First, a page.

Ben’s Spicy Fried Chicken

Ben’s Spicy Fried Chicken

Ben’s Spicy Fried Chicken excerpted from Jeremy Pang’s School of Wok. Photography by Kris Kirkham.

Jeremy Pang's School of Wok

Bringing together the best Asian flavours from across the continent, this book is a combination of quick-fire, easy meals that take as little as 15 minutes to cook. From lavish suppers for lavish weekend suppers to family feasts with a bit more flair, Jeremy Pang’s School of Wok contains the tips and tricks you need to make the world of Asian cooking easily accessible so you never have to resort to a fakeaway ever again.

Most recipes in the book utilize the ‘wok clock’ technique, where the ingredients are laid out in a clock formation in the order they will be cooked for complete simplicity. Wok Wednesdays and Flavor Fridays, all seen on the School of Wok Youtube channel, are also featured.

Recipes include:

  • Black Pepper Hong Kong Beef
  • BBQ Pork Bao
  • Vegan Pad Thai
  • Pork and Prawn Wontons in Homemade Sichuan Chilli Oil
  • Sweet and Sour Crispy Cauliflower
  • Coming from three generations of Chinese cooks, chef, author and TV presenter

Jeremy Pang decided to follow his heart and bring the world of Asian cuisine to fellow food enthusiasts and establish School of Wok in London, a culinary school specializing in teaching Eastern cuisine to students in the comfort of their own homes.

Jeremy Pang’s School of Wok is available at and

Ben’s Spicy Fried Chicken 

Prep: 15 Mins, plus soaking | Cook: 18 Mins | Serves 2–3

One of our business partners, Ben, has been wanting to have a face-to-face meeting for over a year now just so that he can get his well-deserved fix of spicy fried chicken. Unfortunately, the closest he’s managed to get is his local chicken shop. Deep-fried chicken is the epitome of comfort food and the Indonesians have perfected it. Drop the ketchup and replace it with this spicy marinade, topped off with the salty chilli oil just to make you drool that little bit more. 

To make the spice paste, soak the dried red chillies in hot water for 10 minutes, then drain and finely chop. Pound with all the remaining spice paste ingredients using a pestle and mortar or blend together in a food processor until you have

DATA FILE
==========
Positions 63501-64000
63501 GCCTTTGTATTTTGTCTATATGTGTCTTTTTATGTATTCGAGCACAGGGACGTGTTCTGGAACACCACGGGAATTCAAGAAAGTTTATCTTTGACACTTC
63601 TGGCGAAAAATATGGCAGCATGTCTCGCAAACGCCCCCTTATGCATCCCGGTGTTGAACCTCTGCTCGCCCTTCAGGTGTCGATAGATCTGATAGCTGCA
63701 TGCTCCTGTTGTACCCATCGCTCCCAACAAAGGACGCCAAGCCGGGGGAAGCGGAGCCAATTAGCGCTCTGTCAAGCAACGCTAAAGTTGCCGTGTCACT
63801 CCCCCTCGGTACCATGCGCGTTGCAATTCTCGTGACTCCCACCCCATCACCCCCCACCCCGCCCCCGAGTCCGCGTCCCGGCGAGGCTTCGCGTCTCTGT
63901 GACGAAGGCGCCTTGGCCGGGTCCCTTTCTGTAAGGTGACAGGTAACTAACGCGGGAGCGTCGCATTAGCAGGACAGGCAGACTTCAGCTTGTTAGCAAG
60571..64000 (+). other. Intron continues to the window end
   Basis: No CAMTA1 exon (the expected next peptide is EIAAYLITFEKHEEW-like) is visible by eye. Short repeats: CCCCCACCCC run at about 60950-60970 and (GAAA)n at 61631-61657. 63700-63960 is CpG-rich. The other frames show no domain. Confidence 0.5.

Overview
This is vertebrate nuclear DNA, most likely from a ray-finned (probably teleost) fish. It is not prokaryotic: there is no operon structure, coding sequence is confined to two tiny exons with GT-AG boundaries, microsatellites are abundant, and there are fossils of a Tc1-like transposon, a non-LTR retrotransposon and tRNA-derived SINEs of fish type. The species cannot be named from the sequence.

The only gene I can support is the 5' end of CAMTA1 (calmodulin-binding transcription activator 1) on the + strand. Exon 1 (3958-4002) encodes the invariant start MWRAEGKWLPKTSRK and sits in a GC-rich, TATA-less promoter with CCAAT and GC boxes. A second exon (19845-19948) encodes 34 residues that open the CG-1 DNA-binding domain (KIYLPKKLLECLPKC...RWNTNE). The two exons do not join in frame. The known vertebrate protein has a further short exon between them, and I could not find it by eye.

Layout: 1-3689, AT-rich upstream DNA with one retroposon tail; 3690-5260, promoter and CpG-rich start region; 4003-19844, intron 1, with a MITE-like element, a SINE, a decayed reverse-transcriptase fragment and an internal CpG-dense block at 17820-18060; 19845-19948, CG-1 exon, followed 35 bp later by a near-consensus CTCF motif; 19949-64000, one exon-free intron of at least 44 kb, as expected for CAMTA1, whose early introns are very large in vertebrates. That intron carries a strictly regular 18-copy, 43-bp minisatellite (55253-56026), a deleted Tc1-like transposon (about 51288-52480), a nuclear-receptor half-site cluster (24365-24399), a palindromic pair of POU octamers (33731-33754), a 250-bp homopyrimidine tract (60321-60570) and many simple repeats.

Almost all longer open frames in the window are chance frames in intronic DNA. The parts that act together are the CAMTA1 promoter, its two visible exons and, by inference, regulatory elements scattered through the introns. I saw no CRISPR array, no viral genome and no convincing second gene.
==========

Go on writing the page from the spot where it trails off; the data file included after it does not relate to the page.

a smooth paste.

Place the chicken pieces into a large mixing bowl and massage the paste into the meat to fully coat. Just before cooking, coat the chicken with cornflour, ensuring that each piece is evenly dusted with a thin layer of flour completely covering the skin. 

Deep-fry the coated chicken in vegetable oil at 180°C (350°F) for 1 minute (see page 21), then reduce the heat to medium-low, so that the oil is just simmering. Continue to cook for 10–15 minutes, depending on the thickness of the pieces. 

While your chicken is cooking, heat a heavy-based wok or saucepan over a medium heat. Once smoking hot, add all the chilli oil ingredients and stir-fry for 5–6 minutes until the chillies have softened slightly. Tip into a ramekin or small bowl to serve.

When the chicken is cooked through, increase the heat to medium-high and fry for a further 2 minutes for a really crispy skin. The chicken is ready when the pieces begin to float freely to the top of the oil. Transfer the chicken to a plate lined with kitchen paper, then serve with the chilli oil to drizzle over or dip.

3 whole chicken legs, with skin and bone, thighs and drumsticks separated

8–10 tablespoons cornflour 

vegetable oil

Spice paste

10 dried chillies

1 teaspoon ground cumin 

1 teaspoon ground coriander 

½ tablespoon curry powder

1 teaspoon ground turmeric

½ tablespoon fennel seeds

½ red onion, finely chopped

4 garlic cloves, finely chopped

1 thumb-sized piece of galangal or ginger, peeled and finely chopped

2 lemon grass stalks, trimmed, bruised and finely chopped

1 teaspoon salt

Chilli oil

5 tablespoons vegetable oil

1 red onion, finely chopped

5 garlic cloves, finely chopped

5 large green chillies, finely chopped

5 large red chillies, finely chopped

handful of coriander stalks, finely chopped

1 teaspoon salt

Recipe reprinted with permission from Hamlyn.

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